It is not all rubber that bounces

We're on a boat
Ceiling art
Down below
A coming and going
Waiting behind bars
Believe in yourself
Up yer skirt
Free to fly
Between the windows
Street life
Urban ruin
Coca Cola
Abstract balconies
Projeto Muros Vivos
Bridging the gap
Bananas for sale
Lonely floater
Child's play
Having lunch
Daily chores
Proud of the catch
Parked carts
High and dry
Kitten love
Balcony seats
Inside the opera house
Leaning in for the picture
Through the window
It's busy on board
The meeting of the waters

In the heart of the Amazon, Manaus was at the height of its powers at the end of the 19th century. Brazil had a monopoly on rubber and Manaus was at the center of it.
So much money was being made, the city had one of the world's largest opera houses built, inaugurated in 1897, that saw the biggest names of the times travel down the Amazon river to perform for the country's biggest rubber barons. Though financing took a while to come around, when finished, tiles, glass and marble came from as far afield as France, Italy and Scotland. Earlier, Manaus was the first Brazilian city to be 'urbanized' and, it's said, the second to be electrified.

But, it didn't last. Already in 1876, the British traveler Henry Wickham took a small truckload of seeds with him from Santarém, halfway between Manaus and Belém, nearly on the Caribbean coast, to the Kew gardens in London, from where they were distributed to, amongst others, Malaysia, Sri Lanka and tropical Africa. It's often said that Wickam stole the seeds but, though he might have misrepresented his cargo to more easily obtain an export permit, there was no Brazilian law at the time preventing the export of rubber tree seeds. And, perhaps Wickam was looking for some compensation, both his mother and sister had died in Santarém by the time he left for England.
Rubber trees take a while to grow, and, a few decades later, with the rise of specifically Malaysian rubber plantations, Manaus had lost its primacy, slowly sliding into decline. A brief rekindling happened during world war two, when Japan blocked the rubber trade from Malaysia to the US, but, with the discovery of synthetic rubber at the end of the war, this resurgence was short lived.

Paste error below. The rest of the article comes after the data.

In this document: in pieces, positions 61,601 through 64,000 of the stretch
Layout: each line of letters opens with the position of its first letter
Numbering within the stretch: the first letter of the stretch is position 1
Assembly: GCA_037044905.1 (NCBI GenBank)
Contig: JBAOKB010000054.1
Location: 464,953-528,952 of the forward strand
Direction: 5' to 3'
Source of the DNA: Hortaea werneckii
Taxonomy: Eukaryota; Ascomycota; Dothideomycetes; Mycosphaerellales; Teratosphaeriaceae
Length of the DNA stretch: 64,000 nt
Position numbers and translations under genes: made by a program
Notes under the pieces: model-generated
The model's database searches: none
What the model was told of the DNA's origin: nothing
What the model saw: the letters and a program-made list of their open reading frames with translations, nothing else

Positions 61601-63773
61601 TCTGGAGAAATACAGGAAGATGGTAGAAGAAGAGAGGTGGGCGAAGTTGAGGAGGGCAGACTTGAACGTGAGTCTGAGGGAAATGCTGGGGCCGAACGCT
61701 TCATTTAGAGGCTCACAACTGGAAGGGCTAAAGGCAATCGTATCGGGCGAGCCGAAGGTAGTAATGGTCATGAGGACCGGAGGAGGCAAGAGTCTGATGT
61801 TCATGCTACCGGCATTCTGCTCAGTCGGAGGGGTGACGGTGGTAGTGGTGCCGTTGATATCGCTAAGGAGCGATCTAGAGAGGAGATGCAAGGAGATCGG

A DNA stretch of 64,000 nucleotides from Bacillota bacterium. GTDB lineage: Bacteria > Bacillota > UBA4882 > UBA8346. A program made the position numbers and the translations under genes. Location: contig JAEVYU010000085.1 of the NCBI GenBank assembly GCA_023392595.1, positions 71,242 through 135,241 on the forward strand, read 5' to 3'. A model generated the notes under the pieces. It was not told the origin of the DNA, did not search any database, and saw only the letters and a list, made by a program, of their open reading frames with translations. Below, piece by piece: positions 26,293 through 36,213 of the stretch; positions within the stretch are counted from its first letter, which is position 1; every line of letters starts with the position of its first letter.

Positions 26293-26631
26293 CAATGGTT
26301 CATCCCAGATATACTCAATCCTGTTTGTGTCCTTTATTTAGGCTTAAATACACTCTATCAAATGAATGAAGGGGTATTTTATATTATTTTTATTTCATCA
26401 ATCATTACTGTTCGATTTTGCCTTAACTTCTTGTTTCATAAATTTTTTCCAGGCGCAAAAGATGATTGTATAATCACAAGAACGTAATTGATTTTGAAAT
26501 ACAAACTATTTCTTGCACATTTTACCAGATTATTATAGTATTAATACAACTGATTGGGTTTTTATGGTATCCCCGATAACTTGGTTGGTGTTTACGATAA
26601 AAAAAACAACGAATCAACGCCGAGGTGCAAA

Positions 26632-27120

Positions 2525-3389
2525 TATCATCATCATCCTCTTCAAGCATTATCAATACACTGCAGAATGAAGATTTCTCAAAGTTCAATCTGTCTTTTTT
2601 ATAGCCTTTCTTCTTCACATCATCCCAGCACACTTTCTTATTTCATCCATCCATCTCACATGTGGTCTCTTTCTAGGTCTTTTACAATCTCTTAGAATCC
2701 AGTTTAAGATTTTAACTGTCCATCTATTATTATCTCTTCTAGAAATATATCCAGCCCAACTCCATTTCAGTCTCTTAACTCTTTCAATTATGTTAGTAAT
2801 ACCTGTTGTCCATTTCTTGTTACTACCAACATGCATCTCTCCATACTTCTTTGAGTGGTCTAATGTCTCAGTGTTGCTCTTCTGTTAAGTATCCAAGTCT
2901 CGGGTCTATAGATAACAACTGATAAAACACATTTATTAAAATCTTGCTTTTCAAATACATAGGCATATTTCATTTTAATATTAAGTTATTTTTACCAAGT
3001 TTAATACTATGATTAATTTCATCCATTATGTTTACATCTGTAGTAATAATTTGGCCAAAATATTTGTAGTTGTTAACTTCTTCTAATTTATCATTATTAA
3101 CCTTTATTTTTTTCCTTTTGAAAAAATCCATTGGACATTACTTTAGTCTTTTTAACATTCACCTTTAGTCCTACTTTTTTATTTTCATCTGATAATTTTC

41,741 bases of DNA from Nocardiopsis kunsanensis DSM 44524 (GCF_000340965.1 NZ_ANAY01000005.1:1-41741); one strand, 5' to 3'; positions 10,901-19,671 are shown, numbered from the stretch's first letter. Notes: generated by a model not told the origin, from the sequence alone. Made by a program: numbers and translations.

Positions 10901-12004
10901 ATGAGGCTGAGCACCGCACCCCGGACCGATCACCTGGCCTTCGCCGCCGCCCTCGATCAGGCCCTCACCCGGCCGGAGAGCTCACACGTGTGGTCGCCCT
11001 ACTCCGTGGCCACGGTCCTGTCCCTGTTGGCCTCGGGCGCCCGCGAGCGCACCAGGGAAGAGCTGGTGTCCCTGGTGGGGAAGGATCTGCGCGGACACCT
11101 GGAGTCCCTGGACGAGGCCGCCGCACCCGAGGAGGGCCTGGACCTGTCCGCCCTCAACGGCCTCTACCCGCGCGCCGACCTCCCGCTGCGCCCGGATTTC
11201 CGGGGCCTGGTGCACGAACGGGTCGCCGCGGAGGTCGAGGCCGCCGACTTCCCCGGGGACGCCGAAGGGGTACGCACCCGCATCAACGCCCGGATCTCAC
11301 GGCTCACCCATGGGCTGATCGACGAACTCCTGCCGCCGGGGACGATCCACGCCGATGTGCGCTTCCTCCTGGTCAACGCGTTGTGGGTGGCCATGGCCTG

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Now, it took many decades for Manaus to start on the road to recovery; Brazil's previous president, Lula da Silva, initiated the Bolsa Familia scheme, something of a guaranteed minimum income. Which brought much needed financial support, from the bottom up, to the region in general, and Manaus in particular.
Added to that, one of the infamous white elephants, a stadium built for the 2014 World Cup, but in a city with little football action, was a questionable, if temporarily successful, addition to the financial impetus of the city.

But, now, the city is mostly faded glory. Fin de siecle architecture is everywhere, but much of it in urban ruins. Even buildings right next to the city's centerpiece, the opera house, or in the middle of the port, are often in dire straits.

Manaus, is actually on the Rio Negro. The Amazon rivers starts just outside the city proper, where the Rio Negro and Solimões meet. The two rivers, one almost black, one muddy, have very different temperatures and consistencies, resulting in the two rivers taking a while before being properly merged, the dividing line between the two of them being very clearly visible as the 'meeting of the waters'.

Also just outside of Manaus is the first bridge across the Amazon, only completed in 2009. Though technically on the Rio Negro, there is still no year-round reliable road connection between Brazil's south and Manaus. But, the cost of crossing the river went down from around 45 euros for a trip, by car, to zilch.

In the port, next to a fairly new passenger terminal that doesn't really seem to be used much, is a huge plaque, hanging off the side of the port. Every year covered by the rising tides of the river, and then marked, it;s a record of the highest level the river reaches each year. The difference between lowest and highest level during any year can be as much as 20 meters, which is also almost the difference between years with the river at its highest and lowest levels.

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It's cliche, but the Amazon and its tributaries are the highways of the jungle. It's almost impossible to get to Manaus from the Brazilian south, by road, but from Manaus, boats leave in all directions, effectively linking up Ecuador, Peru, Colombia and even Guyana with the Brazilian hinterland.
The port of Manaus is a bustle, with dozens of three and four story open boats waiting to leave at any time of the day. All will have a few expensive cabins, but the open decks are designed for hanging hammocks at impossibly small distances from each other. It's not unlikely to be be able to, when in a hammock and stretching out both arms, to touch the hammocks of your neighbors, two hammocks over.
In style, we had a preacher deliver the world of the lord, loudly, just before leaving for Santarém. 
It's forbidden for couples to share a hammock.

For being in the middle of the hot and humid Amazon, the number of juice shops is surprisingly limited. But, the ones that do exist have an exotic mix of fruits to try. Guarana with egg and honey, anyone?

One night, we went drinking in a road-side bar, where samba was being played live and the crowds were going wild. One older woman was dancing samba with a full glass of beer balancing on her head.